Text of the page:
In 2020, I wrote a series of posts titled How Many Christians Are There in China? Preferred Estimates. In that series, I suggested that there are no reliable statistics as to how many Christians there actually are in China. The best we can do is estimate, and every individual or organization has their preferred estimates.
To illustrate, I reached out to three individuals in the China academic and ministry communities and posed these two questions: 1) What is your preferred estimate on the number of Christians in China? 2) How do you arrive at that estimate?
Professor Fenggang Yang of Purdue University responded in Part 1. Dr. Carsten Vala of Loyola University responded in Part 2. Part 3 includes shorter responses from ministry practitioners Mike Falkenstine, Tabor Laughlin, and Brent Hoover.
Earlier this week, on August 30, the Pew Research Center released a report titled Measuring Religion in China. The opening chapter of the report, rather than declaring a new, definitive number, focuses on why it is so difficult to accurately determine the number of religious believers in China:
By virtue of its huge population, China is important to any effort to assess global religious trends. But determining how many people in China are religious today, and whether their religious identities, beliefs, and practices have changed over the past decade, is difficult for many reasons. The challenges facing independent researchers include not just the Chinese government’s tight control of information and the Communist Party’s skepticism toward religion, but also linguistic and conceptual differences between religion in East Asia and other regions. […] Depending on the source used, estimates of the share of Chinese people who can be described as religious in some way—because they identify with a religion, hold religious beliefs, or engage in practices that have a spiritual or religious component—range from less than 10% to more than 50%.”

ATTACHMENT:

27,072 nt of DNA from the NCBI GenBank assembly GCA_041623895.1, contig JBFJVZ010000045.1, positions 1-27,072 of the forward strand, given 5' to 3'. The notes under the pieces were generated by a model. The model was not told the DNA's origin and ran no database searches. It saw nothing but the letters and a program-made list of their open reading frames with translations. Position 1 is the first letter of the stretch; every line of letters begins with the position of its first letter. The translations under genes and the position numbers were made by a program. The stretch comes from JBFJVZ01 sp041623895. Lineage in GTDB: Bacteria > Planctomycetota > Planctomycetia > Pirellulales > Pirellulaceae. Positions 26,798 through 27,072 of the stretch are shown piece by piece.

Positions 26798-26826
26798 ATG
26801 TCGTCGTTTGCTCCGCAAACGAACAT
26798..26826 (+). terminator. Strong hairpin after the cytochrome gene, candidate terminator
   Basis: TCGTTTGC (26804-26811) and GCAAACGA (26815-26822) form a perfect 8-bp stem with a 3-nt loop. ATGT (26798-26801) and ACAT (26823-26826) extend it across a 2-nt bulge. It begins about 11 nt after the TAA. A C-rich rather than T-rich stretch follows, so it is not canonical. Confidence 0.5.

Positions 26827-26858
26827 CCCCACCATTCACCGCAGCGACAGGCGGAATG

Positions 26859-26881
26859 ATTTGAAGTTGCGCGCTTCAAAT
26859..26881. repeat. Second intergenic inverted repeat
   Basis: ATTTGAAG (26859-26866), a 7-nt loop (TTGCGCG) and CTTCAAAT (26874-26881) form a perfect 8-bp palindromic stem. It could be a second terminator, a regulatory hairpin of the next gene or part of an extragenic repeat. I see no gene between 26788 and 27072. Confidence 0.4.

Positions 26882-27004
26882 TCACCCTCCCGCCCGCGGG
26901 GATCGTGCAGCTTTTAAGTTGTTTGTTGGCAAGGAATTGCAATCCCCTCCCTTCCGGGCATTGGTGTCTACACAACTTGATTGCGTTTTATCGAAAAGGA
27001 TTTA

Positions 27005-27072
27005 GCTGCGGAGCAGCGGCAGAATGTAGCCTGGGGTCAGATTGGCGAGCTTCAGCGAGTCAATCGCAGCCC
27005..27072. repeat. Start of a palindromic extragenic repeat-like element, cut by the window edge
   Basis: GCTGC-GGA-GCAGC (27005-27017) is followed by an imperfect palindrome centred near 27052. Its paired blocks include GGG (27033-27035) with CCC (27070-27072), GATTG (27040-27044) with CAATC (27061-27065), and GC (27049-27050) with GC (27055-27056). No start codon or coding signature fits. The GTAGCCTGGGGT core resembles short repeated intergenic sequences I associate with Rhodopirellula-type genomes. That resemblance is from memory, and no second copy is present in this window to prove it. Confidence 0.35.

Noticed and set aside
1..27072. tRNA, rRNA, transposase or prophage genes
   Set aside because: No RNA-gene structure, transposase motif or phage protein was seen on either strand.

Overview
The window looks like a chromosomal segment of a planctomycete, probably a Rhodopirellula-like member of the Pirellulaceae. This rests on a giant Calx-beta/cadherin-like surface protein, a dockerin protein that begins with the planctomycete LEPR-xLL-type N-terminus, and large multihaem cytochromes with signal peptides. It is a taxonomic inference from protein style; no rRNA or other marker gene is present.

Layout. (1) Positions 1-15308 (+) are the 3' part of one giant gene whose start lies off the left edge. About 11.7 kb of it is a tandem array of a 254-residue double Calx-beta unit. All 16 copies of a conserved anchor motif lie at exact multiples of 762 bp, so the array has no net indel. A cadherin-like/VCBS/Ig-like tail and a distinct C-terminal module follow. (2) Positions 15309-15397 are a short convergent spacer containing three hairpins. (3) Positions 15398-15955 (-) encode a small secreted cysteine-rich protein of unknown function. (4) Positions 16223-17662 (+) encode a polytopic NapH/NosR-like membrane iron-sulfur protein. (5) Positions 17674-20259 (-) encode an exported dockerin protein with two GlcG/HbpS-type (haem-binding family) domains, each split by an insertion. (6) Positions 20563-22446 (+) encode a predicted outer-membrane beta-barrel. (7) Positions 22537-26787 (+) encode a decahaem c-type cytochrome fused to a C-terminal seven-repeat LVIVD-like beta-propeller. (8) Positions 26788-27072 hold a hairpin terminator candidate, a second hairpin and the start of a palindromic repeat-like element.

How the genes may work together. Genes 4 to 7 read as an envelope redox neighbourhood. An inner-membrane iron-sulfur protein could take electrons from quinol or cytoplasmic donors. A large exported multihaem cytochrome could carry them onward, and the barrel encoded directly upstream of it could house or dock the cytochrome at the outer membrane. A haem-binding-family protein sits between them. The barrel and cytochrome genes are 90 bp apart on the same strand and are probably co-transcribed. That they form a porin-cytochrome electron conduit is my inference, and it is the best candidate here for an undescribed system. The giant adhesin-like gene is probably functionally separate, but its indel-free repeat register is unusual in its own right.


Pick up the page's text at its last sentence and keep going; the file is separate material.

Between 10% and 50%? That’s a big difference!
In an analysis article accompanying the piece, researcher Conrad Hacket delves into why the question “Is China a religious country?” is a tricky one to answer. He points out that while only 3% claim that religion is important in their daily life (no other nation reports a lower number), in fact, “most Chinese people engage in practices premised on belief in unseen forces and spirits. Chinese people, in other words, are more religious in their practices than in their identities or beliefs.”
The report takes a close look at the five approved religions, but our interest is mainly the section on Christianity (Protestant and Catholic). If you are looking for a tidy answer to the question of how many Christians there are in China (And why wouldn’t you? This is Pew!), then you will be disappointed. That’s because this is the first time Pew has (sort of) come out and admitted that they don’t really know and that it’s almost impossible to really know. For this report, they relied on various internal Chinese sources so every stat or chart comes with a caveat, meaning that the numbers themselves probably aren’t very helpful.
What is helpful in this report is their explanation of why it is so hard to get reliable data on religion and religious practice in China. There are political sensitivities that may (likely do) prevent people from openly answering survey questions. Terminology is another problem. People may deny being part of any religion, but still engage in a variety of religious practices.